Parrots For Dummies
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Parrots are long-lived animals. Even a bird with a shorter lifespan, such as a budgie or a lovebird, can be a child’s companion from kindergarten to college. With that in mind, don’t choose a bird while standing in the pet store admiring that big macaw or a bouncy caique. Instead, consider the following when picking a parrot.

parrot and woman bonding Photo by Nikki Moustaki

When humans truly understand and respect parrots, a positive relationship often results, and screaming can be reduced.

Parrots are individuals

You can learn the general qualities of different species, but there will always be individual parrots that don’t conform to these characteristics. You can choose a parrot based on species, but you really have to spend a little time with an individual bird to know his habits, temperament, and companionability.

For example, Amazons are known to be feisty and aggressive, but some Amazons wouldn’t bite anyone. African greys are known for their talking ability, though some don’t talk much at all, preferring to whistle and mimic household sounds.

The chemistry between the two of you

Not every person is going to get along with every parrot. You’ll find that you have a rapport with some parrots but not with others, even within the same species. The only way to find out if you have chemistry is to spend some time with several birds, the way you would with puppies—or other people, for that matter. Also consider that some species tend to be one-person birds rather than family birds, wanting to bond with just one person in the household, and that person may not end up being you, even if you’re the person who brought the bird home.

Not all species are created equal

The reason why you can’t just walk into the pet shop and choose the prettiest parrot is that each species has different needs and behaves in a unique manner. You have to know what you’re getting into before you think about taking a bird home. For example:
  • Poicephalus parrots like a dark area inside their housing where they can retreat from commotion.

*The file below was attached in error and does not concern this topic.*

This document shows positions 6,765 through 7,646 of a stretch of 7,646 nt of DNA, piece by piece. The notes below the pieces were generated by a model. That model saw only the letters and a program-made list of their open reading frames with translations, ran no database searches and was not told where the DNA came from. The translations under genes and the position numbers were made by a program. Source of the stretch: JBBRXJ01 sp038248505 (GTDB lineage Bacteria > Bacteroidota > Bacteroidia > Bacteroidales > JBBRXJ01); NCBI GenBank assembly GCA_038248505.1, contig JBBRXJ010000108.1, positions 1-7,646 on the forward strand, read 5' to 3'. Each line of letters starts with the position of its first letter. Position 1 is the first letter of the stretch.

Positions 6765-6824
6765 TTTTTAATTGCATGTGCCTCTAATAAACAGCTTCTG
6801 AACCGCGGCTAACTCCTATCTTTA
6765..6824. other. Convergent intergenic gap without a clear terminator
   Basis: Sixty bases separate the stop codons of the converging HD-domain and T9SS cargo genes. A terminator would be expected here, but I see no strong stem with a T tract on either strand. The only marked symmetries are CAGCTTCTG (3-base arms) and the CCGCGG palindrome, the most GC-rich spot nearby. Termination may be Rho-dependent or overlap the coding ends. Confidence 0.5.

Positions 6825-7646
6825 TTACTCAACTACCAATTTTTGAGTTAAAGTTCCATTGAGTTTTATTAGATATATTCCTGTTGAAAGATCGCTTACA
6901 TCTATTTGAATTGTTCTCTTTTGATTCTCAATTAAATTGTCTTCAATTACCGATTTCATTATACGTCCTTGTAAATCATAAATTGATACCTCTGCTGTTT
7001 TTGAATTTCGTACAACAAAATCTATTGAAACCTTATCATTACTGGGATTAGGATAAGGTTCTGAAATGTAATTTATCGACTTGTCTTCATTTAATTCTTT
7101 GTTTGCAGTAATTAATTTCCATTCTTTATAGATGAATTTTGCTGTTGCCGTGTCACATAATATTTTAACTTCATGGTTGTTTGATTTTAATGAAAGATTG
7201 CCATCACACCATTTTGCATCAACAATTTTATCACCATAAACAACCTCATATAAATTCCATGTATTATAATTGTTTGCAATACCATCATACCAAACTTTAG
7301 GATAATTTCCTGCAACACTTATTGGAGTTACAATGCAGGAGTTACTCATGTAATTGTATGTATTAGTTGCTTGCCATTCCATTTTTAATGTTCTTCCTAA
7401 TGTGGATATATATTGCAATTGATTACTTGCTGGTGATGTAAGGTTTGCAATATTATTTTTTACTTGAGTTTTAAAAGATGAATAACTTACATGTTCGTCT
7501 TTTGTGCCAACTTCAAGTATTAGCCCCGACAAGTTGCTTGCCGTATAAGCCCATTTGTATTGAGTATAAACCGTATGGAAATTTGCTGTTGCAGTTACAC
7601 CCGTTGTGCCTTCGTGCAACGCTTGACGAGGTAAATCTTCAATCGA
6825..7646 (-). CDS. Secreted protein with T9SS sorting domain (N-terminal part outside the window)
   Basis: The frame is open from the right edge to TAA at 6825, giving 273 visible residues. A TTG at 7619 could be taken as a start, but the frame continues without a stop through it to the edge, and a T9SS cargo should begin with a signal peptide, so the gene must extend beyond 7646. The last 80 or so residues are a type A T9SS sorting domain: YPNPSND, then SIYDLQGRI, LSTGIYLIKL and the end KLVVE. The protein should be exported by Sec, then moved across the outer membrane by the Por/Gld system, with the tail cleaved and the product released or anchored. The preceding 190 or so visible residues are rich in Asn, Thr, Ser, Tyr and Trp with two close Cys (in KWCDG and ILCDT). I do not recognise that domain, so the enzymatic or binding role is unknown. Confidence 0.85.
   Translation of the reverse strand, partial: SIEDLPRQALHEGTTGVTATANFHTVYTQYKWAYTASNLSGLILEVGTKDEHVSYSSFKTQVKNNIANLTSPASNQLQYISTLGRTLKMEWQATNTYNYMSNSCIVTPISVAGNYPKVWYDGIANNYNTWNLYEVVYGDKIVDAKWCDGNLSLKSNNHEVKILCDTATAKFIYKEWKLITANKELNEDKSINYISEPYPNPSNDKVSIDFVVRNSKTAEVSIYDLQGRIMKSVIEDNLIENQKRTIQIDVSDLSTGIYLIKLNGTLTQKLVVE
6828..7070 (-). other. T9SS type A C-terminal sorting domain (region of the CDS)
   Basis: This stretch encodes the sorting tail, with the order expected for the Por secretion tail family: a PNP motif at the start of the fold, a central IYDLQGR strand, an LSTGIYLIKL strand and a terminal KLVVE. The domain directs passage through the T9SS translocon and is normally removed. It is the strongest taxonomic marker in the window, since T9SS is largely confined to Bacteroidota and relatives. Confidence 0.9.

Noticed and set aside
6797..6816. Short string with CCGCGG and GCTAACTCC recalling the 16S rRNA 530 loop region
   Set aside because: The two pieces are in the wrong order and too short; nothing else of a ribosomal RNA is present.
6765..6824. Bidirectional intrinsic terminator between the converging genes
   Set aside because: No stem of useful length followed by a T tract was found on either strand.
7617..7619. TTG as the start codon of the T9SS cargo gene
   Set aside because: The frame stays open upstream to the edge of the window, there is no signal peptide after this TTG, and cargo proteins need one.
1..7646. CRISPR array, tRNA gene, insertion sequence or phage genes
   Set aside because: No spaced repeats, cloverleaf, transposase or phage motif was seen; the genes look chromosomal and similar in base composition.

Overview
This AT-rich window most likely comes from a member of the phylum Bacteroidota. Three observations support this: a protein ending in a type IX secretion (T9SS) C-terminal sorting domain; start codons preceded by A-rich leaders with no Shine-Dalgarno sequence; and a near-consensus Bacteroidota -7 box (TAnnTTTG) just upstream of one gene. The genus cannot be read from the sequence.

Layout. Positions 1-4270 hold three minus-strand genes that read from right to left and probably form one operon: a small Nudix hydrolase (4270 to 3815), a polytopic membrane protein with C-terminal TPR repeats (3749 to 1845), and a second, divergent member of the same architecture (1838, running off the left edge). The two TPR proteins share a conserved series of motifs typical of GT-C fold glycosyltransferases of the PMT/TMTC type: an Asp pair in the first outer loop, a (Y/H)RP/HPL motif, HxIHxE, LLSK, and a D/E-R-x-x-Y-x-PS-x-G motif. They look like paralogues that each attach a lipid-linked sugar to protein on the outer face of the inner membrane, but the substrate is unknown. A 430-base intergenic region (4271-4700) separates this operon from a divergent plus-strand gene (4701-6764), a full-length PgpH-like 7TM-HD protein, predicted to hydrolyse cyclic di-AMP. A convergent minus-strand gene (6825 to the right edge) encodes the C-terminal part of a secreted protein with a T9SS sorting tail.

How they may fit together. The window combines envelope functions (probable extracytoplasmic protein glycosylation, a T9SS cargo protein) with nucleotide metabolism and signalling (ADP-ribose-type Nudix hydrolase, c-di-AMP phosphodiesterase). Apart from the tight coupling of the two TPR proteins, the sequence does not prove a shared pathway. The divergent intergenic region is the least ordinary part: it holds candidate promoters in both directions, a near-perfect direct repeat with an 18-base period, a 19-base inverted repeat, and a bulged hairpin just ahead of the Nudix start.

• Amazons, conures, and macaws need a lot of chewing material, especially wood and paper.
  • Cockatiels and budgies are lighter birds and need a more extensive wing clip than other birds.
  • Caiques tend to be beaky birds who use their hard beaks to explore the world, which can include a guardian’s fingers.
  • Cockatoos need lots of preening toys and rope toys.

Noise: deafening or extremely deafening

A big reason why some parrots are re-homed is noise. Parrots are demanding and can become quite vocal about their desires. They’re also programmed to make a racket at sunup and sundown, and there’s nothing you can do about that. What you can do is choose a parrot whose volume and voice isn’t as offensive as some others.

Noise is directly proportional to the size of the parrot. The smaller the bird, the smaller the noise. This doesn’t account for the amount of noise the bird creates, just the volume. The volume, or loudness, tends to go up with the number of birds as well. The amount of noise indicates the time span in which noise is made; for example, some parrots only vocalize for a couple of hours a day, but others do it nearly all day long. One cockatiel’s vocalizations may be tolerable, while a flock of them can be deafening because they’re all competing with one another to be heard. But a racket is in the ear of the hearer, isn’t it? One person’s unbearable din is another person’s sweet melody.

African species tend to be a little quieter than other birds, while South American and some Australian species tend to be louder and more raucous. For example, most poicephalus species, such as Meyer’s parrots and Senegals, aren’t as persistently noisy or loud. Cockatoos, on the other hand, are ear-piercing and persistent, noise being one of the main reasons they are re-homed or given up to rescue organizations. Of course, this generalization changes with the number of birds housed together and the state in which they’re kept. Unhappy birds will often screech to get attention.

Space: Bigger is better

All birds need space to move around, and ideally, the space should be large enough to allow for flight. The long-tailed species, such as the keets, cockatiels, and macaws, need very large, tall housing, or their tails become ratty and they become unkempt in general.

Don’t skimp on housing size for larger parrots. A cramped bird is very unhappy, and unhappy birds can develop some unfortunate habits, such as screaming, biting, and feather plucking, to mention just a few. Some parrot species are diminutive, like the parrotlet and the lovebird, but even these need large housing to receive the critical exercise they require.

Lifestyles of the neat and messy

All parrots are messy. They scatter seed and wet foods, poop wherever they want, and spray water all over the place when they bathe. I was once horrified to discover that millet seeds had literally begun to sprout in my carpet!

Parrots shred paper and can destroy items in the house if allowed to roam. There are no species that are less messy than others. However, the smaller the bird, the easier it may be to contain the mess. Here are birds known to be particularly messy.